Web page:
@email@example.com (#horh62a) Maybe at the weekend, but I’m rather busy these days with birthdays coming up (and/or no energy left after work to debug software 😳). But don’t worry, we’ll get this sorted out. 😊
@firstname.lastname@example.org (#pe5ymoa) Alright, I can’t tell when I’ll be able to do a screen sharing thingy. So let’s try this the old-fashioned way first. Please try to reproduce the issue with the branch quark-trace that I pushed recently. It’ll create a /tmp/jenny.log file (it will get large). When you see duplicate twts, try to find them in that log.
Reasons, in theory, why we could see dups:
1) jenny doesn’t detect your feed’s URL correctly.
2) python-dateutil doesn’t parse your twt’s timestamp correctly. Or rather, it parses it differently depending on some env vars? Cronjobs often have this pitfall where some env var is different than your normal environment.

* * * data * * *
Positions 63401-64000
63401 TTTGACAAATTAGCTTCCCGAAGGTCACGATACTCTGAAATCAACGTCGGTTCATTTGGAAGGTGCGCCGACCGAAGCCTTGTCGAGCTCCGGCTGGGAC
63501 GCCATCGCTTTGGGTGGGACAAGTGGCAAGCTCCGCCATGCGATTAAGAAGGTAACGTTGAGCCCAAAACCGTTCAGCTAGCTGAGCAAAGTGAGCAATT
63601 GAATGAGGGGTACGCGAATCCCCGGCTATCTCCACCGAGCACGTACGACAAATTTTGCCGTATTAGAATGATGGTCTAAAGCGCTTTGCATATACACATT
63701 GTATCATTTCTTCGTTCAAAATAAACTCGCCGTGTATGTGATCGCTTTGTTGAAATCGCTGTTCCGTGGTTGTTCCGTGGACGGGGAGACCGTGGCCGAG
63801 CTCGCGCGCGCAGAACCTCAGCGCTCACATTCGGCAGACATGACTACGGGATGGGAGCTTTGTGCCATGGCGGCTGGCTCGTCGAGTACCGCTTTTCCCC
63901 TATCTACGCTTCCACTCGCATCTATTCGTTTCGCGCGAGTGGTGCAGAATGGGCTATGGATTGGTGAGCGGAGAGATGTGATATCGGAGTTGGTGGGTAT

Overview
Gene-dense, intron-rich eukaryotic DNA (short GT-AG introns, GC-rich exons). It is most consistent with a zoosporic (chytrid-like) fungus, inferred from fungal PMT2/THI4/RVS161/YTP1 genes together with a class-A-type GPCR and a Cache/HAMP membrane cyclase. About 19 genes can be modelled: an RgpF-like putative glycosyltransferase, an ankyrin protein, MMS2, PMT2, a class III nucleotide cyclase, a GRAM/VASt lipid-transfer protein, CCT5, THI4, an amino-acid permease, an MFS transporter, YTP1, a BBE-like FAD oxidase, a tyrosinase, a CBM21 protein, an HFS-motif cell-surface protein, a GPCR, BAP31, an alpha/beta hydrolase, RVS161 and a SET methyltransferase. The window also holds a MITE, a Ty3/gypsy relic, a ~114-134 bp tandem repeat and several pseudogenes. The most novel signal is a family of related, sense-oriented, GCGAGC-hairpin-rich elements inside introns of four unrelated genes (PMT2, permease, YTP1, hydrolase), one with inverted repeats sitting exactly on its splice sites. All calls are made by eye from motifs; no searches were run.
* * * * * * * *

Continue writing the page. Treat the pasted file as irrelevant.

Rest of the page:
Actually … I can’t think of anything else. 🤔 You don’t see dups all the time, it only happens for your own twts, and you said that the twt hash mismatches. That already narrows it down to something in make_twt_hash(). 🤔
Let’s see if that trace file helps. If it doesn’t, we can add more trace() calls.
@email@example.com (#pe5ymoa) Maybe her -00:00 timezones throws off a parser? I think I tried this edge case when coming up with the twt hash spec, but can’t tell anymore for sure. At least I’ve written this (2020-12-13T07:45:23-00:00 → 2020-12-13T07:45:23Z) explicitly down. The thing is, I just documented Go’s behavior to make sure I don’t break anything. Maybe add a test similar to this one and see what’s happening. :-?